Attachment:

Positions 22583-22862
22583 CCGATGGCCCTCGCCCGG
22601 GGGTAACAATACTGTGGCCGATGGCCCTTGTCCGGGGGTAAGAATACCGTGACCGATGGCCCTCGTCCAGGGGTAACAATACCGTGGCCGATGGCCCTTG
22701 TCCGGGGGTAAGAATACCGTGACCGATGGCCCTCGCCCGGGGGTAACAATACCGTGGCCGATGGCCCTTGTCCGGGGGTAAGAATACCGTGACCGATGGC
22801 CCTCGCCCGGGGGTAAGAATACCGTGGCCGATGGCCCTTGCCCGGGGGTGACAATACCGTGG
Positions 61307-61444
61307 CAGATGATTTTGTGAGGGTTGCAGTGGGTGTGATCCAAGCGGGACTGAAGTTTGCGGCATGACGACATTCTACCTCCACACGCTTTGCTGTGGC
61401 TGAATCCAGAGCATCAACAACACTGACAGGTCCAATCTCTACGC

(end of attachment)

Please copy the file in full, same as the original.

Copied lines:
Positions 22583-22862
22583 CCGATGGCCCTCGCCCGG
22601 GGGTAACAATACTGTGGCCGATGGCCCTTGTCCGGGGGTAAGAATACCGTGACCGATGGCCCTCGTCCAGGGGTAACAATACCGTGGCCGATGGCCCTTG
22701 TCCGGGGGTAAGAATACCGTGACCGATGGCCCTCGCCCGGGGGTAACAATACCGTGGCCGATGGCCCTTGTCCGGGGGTAAGAATACCGTGACCGATGGC
22801 CCTCGCCCGGGGGTAAGAATACCGTGGCCGATGGCCCTTGCCCGGGGGTGACAATACCGTGG
Positions 61307-61444
61307 CAGATGATTTTGTGAGGGTTGCAGTGGGTGTGATCCAAGCGGGACTGAAGTTTGCGGCATGACGACATTCTACCTCCACACGCTTTGCTGTGGC
61401 TGAATCCAGAGCATCAACAACACTGACAGGTCCAATCTCTACGC